Sixth, it was assumed that infant circumcision had no complications. Previous cost-utility analyses have found that mild, more common events have the most impact on the cost-utility of infant circumcision.[18,19] For example, 5% of circumcised boys develop meatal stenosis that requires a meatotomy. At $1500 per procedure, this adds $64.41 (3% discount for 5 years) to the cost of each circumcision. MRSA infections are 12 times more common in infants that are circumcised and outbreaks increasing in frequency.[21,22] Heterosexually-transmitted HIV infection is a relatively rare event, but it may of similar frequency as botched circumcisions in which too much skin is removed, part of the glans is amputated, or there is a serious infection or bleeding. The cost of treating these complications, the multi-million dollar malpractice settlements, and the impact on health need to be considered. Death is a well-documented complication of circumcision that takes all of the life-years (quality adjusted and otherwise) away from an infant. If rare catastrophic events are to be considered on one side of the ledger, they also need to be considered on the other.
Dubious assumptions aside, Sansom and colleagues fail to address several pertinent issues related to their analysis. First, they do not attempt to put their analysis into context of current prevention strategies. To make the case that circumcision is a reasonable option, circumcision needs to be compared to limiting the number of sexual partners, using condoms, early treatment of sexually transmitted infections, and secondary prevention measures such as treating HIV-positive individuals with anti-retroviral therapy (ART). All these options are known to be more effective, less invasive, and less expensive than circumcising all infants.
An analysis of how circumcision would compare to the recent vaccine trial results would be of interest. A vaccine would help men having sex with men (MSM), for whom circumcision has shown no association with HIV-infection risk, and women, who have been shown to be at 50% greater risk for HIV-infection if their male partner is HIV-infected and circumcised.
Second, the impact of ART, which is included in the cost of treatment, may not be properly accounted for. The second major assumption is based on studies performed in an environment where HIV surveillance and ART are not well utilized. An individual on ART who is HIV-infected but has no active sexually transmitted infection is considered to be at no risk of transmitting the virus through sexual contact. Consequently, the treatment is a more effective preventive than the intervention the authors propose.
Aggressive HIV surveillance and ART for those who are HIV-infected would have the advantage of targeting those at highest risk rather than specific racial groups. The impact of this secondary prevention would also be immediate.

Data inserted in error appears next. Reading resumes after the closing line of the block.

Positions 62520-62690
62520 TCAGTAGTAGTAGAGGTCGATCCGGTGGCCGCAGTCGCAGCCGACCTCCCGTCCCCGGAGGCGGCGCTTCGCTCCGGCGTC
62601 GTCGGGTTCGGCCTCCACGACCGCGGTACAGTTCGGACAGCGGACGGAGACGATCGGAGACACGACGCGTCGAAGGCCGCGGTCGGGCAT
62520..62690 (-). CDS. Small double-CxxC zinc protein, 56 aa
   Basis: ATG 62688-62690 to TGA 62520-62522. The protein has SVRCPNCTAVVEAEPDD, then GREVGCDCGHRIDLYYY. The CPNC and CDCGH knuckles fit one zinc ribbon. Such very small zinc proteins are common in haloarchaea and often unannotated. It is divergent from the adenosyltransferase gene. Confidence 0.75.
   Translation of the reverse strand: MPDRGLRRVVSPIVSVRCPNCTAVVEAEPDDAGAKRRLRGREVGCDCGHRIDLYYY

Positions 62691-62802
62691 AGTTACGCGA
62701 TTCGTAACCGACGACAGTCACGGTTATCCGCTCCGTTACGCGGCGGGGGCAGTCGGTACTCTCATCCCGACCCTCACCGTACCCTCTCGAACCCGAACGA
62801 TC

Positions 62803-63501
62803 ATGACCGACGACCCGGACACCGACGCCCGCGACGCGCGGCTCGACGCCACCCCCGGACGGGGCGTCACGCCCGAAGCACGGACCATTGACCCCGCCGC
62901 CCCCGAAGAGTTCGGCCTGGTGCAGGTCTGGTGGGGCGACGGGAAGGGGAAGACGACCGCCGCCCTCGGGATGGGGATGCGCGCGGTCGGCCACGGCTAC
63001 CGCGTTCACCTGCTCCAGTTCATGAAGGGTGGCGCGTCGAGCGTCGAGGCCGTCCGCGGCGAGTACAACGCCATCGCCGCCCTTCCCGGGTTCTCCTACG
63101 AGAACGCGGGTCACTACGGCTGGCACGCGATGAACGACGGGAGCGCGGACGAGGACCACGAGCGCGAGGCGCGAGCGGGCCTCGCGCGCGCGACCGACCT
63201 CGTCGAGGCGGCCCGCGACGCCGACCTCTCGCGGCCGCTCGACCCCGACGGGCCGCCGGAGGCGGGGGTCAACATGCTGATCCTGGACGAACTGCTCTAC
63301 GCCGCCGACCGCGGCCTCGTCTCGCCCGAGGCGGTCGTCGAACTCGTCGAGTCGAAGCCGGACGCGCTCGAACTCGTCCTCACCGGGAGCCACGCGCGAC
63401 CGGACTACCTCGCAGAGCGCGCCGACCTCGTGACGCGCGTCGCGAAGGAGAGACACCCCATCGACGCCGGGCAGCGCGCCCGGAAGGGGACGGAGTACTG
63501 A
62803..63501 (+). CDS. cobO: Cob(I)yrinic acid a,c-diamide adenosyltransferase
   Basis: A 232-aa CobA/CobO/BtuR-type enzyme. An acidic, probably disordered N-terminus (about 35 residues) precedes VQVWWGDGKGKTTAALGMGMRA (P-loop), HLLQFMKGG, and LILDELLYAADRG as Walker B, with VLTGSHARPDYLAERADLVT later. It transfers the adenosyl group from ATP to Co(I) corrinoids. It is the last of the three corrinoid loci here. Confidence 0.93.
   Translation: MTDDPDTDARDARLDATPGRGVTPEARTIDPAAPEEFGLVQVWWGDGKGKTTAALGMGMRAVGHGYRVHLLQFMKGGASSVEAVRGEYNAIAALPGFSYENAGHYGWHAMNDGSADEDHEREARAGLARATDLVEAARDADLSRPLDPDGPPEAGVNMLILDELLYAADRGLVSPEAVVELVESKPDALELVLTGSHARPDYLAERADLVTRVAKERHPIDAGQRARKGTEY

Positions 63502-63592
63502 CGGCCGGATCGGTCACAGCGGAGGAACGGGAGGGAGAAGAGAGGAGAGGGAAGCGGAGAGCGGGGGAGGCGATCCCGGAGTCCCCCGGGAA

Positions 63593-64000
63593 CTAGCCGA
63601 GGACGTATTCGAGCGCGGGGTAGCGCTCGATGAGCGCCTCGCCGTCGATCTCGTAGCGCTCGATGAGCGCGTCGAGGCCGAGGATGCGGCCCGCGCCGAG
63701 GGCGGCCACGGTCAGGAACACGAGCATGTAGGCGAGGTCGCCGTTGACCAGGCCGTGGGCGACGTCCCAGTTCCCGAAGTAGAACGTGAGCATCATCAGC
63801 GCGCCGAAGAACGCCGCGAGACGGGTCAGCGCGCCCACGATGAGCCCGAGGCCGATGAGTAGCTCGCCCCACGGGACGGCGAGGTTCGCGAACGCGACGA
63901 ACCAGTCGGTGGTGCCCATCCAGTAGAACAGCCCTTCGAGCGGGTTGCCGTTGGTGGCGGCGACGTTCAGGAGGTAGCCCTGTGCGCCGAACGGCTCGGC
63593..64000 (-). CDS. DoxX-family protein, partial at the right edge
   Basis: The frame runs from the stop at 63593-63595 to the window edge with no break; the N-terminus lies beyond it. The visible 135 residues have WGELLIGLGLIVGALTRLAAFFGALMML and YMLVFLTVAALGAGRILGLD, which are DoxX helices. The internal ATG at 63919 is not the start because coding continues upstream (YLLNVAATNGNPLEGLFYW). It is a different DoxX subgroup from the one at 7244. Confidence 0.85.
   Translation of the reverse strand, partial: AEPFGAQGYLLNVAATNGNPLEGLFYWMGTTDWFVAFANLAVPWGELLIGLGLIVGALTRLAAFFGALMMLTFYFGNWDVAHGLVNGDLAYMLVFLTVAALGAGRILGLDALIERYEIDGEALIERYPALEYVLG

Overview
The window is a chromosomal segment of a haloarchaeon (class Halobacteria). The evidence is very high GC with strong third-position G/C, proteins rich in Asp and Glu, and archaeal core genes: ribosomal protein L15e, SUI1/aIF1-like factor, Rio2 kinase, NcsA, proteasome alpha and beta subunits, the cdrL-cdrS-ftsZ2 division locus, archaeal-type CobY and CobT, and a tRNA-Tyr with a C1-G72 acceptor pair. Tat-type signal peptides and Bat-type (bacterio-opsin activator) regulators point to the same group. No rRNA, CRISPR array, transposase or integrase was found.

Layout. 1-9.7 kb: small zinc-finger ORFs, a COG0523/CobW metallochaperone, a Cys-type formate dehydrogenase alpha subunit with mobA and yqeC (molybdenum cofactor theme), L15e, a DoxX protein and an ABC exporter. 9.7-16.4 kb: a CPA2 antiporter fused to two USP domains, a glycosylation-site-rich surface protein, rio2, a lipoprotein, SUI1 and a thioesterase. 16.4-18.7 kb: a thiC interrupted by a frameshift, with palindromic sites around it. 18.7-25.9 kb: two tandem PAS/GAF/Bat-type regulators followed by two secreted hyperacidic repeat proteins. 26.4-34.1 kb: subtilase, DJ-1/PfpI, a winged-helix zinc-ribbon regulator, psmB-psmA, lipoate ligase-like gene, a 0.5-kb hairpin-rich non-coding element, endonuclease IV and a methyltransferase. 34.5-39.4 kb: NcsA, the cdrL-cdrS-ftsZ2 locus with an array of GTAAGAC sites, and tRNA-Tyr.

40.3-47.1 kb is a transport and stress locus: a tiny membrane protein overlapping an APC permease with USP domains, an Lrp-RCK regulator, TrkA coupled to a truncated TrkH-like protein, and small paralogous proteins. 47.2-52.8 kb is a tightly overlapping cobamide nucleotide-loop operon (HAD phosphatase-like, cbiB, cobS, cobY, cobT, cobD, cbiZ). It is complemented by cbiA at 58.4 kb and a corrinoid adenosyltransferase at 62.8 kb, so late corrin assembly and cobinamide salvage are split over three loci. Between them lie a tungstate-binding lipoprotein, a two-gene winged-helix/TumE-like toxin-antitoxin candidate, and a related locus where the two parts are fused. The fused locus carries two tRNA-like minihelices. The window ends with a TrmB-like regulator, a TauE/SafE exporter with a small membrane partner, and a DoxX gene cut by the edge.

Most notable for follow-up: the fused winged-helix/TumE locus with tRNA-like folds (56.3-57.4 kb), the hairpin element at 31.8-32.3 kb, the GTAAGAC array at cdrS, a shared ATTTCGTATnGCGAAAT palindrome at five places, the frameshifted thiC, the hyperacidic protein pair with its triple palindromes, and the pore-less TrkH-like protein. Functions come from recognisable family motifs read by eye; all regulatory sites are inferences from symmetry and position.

Third, high-risk behavior does not occur in infancy. The authors need to demonstrate that this intervention is important enough to violate the child’s right to bodily integrity and that there is a problem with waiting until the child is old enough to consent to the procedure. With more effective, less expensive, less invasive options available, the individual should be allowed to make this choice.
Fourth, the rates of heterosexually transmitted HIV are greater in women. Male circumcision may only exacerbate this. One study has found that female circumcision is associated with a lower risk of HIV infection. Based on this study, the authors should be encouraged to perform a similar analysis to assess the cost-effectiveness of infant female circumcision in preventing HIV infection.
Using a model similar to the one constructed by the authors, one could make the argument that neonatal penectomy would have 100% efficacy against sexually transmitted HIV, other sexually transmitted infections, and unwanted pregnancies. If the complications and loss of function and sexual enjoyment are left out of the analysis, as the authors have done with their circumcision model, one could argue that penectomy is a better option than circumcision for preventing HIV infection. It is not clear why the authors limited their analysis to amputation of the foreskin.
To construct a cost-utility model that is most favorable to infant circumcision, the model would assume the highest efficacy rate, the highest prevalence of HIV, no complications from circumcision, and the lowest discount rate. The authors of this cost-utility did all of these things. Too bad none of their assumptions are valid.